“There is also an element of postcode politics, that depending on where you live you may get treated quicker.  Some areas have a three-week waiting time while others are left waiting for 20 weeks.

“Uniformed mental health treatment is needed – so our young people can access the care they need, when they need it and where they need it.

“I have called on the Minister to urgently engage with the service to provide a solution,” she concluded.

Continue Reading

CITY TRIBUNE

Water outages across Knocknacarra and Barna due to burst watermain

Published

on

Galway Bay fm newsroom – There are water outages across Knocknacarra and Barna this morning due to a burst watermain

The burst is in a rising main from Clifton Hill in Galway City to Tonabrucky Reservoir

The city council and Irish Water says while every effort is being made to maintain supply to as many customers as possible, the burst has caused water levels in Tonabrucky Reservoir to deplete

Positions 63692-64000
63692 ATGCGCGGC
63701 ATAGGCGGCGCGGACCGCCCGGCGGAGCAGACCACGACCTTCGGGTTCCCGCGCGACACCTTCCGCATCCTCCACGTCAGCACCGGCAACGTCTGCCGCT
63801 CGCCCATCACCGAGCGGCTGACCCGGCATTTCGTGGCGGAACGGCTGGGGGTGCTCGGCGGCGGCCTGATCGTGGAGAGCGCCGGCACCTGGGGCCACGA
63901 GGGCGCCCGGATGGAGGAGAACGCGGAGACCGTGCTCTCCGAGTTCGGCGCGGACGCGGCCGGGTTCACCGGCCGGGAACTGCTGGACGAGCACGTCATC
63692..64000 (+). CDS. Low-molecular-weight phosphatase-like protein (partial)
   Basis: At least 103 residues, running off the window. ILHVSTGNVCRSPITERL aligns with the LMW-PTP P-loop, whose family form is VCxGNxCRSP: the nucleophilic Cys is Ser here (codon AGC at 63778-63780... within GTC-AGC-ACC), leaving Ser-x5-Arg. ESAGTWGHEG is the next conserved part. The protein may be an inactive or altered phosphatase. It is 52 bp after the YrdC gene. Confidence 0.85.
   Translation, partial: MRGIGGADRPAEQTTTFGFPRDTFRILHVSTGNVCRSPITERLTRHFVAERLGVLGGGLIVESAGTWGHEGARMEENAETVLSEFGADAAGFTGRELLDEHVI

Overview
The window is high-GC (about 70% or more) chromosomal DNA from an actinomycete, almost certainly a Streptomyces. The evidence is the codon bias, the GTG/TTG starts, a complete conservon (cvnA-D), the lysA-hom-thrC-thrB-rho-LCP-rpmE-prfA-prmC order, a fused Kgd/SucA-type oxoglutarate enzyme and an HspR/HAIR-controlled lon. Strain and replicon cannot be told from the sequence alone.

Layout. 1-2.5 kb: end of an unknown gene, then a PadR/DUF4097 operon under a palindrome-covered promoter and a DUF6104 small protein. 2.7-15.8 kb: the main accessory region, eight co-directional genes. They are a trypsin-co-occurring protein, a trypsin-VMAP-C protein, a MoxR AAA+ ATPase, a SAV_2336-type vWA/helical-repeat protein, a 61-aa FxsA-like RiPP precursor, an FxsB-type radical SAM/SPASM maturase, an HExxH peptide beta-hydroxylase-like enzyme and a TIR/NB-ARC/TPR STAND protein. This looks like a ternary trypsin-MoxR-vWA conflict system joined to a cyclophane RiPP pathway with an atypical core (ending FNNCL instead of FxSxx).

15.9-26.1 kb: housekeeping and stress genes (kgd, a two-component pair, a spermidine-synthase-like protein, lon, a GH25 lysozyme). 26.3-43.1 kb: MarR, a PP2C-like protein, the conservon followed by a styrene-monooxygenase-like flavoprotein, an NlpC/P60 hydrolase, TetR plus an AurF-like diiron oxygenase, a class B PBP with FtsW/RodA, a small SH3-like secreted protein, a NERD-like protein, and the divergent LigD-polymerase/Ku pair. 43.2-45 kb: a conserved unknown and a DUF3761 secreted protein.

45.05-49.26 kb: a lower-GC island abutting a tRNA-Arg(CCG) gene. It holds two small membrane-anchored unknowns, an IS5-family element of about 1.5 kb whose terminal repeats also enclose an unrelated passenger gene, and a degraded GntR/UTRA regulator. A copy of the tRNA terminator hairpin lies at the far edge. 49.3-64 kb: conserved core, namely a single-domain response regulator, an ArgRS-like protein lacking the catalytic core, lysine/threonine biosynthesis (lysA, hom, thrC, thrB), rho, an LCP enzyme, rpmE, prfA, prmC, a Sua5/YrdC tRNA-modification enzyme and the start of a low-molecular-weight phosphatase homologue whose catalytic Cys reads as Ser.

Houses and businesses in Knocknacarra, Barna and surrounding areas will experience low pressure and outages.

Dedicated water service crews have mobilised and repairs are underway and are expected to be completed by mid-afternoon.

Traffic management will be in place and Letteragh Road will be closed between Sliabh Rua and Tonabrucky Cross until 6pm.

Householders and businessses are being asked to conserve water where possible to reduce the pressure on local supplies and allow reservoir levels to restore.

Continue Reading

Local Ads

Local Ads

Advertisement
Advertisement

Facebook

Advertisement

Trending